Whilst we welcome the warmer weather with open arms, it is important to remember to keep safe in the sun. Not only can the sun dehydrate the skin, causing premature ageing, but over exposure and burning can increase the risk of skin cancer.
Whether you’re old or young you need to protect your skin, which is most at risk between 11am and 3pm. During these times it is best to stay inside or in the shade, to wear a t-shirt, sunglasses and a hat and to ensure you have applied enough sun cream.
With so many options when it comes to sunscreen it can be hard to know which one to use, when and how often.
So we are here to help.
We will begin by saying that whilst sunscreens can help protect the skin they do not protect us completely from sun damage on their own. It is vital to use cream and the precautions and steps we have already mentioned, if you want to stay safe and happy.
When you look for a sunscreen it is suggested that you buy one that has:
- A Sun Protection Factor (SPF) of at least 15 (UVB protection). It is a good idea to be aware that those with a higher factor don’t always provide a vast amount more protection and don’t mean you can stay out in the sun for longer – the same application rules apply.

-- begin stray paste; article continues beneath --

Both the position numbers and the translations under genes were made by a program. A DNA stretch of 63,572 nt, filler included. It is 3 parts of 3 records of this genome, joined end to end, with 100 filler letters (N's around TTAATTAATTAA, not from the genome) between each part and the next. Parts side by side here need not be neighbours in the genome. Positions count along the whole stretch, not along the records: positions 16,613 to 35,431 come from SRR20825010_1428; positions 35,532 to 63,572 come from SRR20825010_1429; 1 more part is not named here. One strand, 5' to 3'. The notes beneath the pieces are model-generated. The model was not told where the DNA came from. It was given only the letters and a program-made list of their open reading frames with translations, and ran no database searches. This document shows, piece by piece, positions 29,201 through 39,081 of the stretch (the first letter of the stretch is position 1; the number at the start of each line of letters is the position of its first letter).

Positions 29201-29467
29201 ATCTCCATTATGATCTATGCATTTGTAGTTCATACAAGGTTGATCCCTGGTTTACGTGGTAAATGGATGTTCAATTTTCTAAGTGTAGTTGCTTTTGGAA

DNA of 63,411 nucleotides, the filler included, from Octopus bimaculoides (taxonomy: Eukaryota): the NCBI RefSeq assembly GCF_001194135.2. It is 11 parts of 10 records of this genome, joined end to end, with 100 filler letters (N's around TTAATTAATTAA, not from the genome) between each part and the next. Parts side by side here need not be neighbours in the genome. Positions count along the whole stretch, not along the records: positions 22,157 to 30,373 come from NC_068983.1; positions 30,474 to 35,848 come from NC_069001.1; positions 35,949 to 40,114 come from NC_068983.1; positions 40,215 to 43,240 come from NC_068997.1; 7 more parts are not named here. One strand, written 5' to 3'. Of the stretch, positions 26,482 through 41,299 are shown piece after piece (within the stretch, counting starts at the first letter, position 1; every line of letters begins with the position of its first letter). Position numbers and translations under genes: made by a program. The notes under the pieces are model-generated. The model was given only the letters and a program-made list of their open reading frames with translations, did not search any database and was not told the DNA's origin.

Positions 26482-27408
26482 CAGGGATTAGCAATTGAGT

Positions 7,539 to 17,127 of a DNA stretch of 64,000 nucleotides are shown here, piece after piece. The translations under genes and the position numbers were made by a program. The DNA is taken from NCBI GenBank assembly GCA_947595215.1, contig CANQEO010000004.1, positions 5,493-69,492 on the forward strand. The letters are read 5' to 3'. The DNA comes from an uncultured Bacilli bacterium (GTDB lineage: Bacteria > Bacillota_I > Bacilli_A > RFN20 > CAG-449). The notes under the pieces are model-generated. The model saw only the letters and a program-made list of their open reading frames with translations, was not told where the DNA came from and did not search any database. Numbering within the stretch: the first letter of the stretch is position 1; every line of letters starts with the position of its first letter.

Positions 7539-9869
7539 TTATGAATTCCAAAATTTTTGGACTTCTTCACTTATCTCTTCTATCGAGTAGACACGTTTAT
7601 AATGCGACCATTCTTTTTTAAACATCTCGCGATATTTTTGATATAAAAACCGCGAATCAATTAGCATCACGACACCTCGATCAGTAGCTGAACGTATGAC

- A star rating of at least 4 stars (UVA protection).
Once you have chosen your product, it is vital to apply it correctly otherwise you are putting yourself, and those in your care, at risk.
It should go without saying, but apply your cream to clean, dry skin around 30 minutes before you go out in the sun.
Slap it on
Many people simply do not apply enough cream to their skin and think a little goes a long way – not true. Our is to use around two teaspoons of sunscreen if you are covering your head, arms and neck and more like two tablespoons if you’re covering your whole body, whilst wearing a swimming costume. This might seem a lot but if your skin is exposed then burning and damage can easily occur,
Reapply, reapply, reapply
Sunscreen is really is easily rubbed, sweated and washed off the skin so follow the instructions to the letter. Never skip an application – especially in the middle of the day – as you will regret it. This also goes for ‘water resistant’ and ‘waterproof’ products – once you are out of the water and have dried off, reapply to ensure you are safe.
Keep them cool
Store your sunscreen in a cool place. Extreme heat can ruin their protective chemicals and again put you at risk from the sun.
Check the expiry date
Most sunscreens last for around two to three years, but check your sunscreen has not expired before you use it to ensure it will still offer the protection you are expecting. If in doubt, buy some more.
As well as using sunscreen, on warmer days it is also really important drink enough water to keep you feeling cool and hydrated.
Whilst sunburn is often short-lived and usually mild, try to avoid it because not only is it painful in the short term, but long term it can increase the risk of skin cancer. If it happens, you will know about it and will want to get into the cool. Apply a cold flannel to the affected skin. Drink lots of water, apply a water based after sun and if necessary take painkillers.
Enjoy the sun everyone, but keep safe.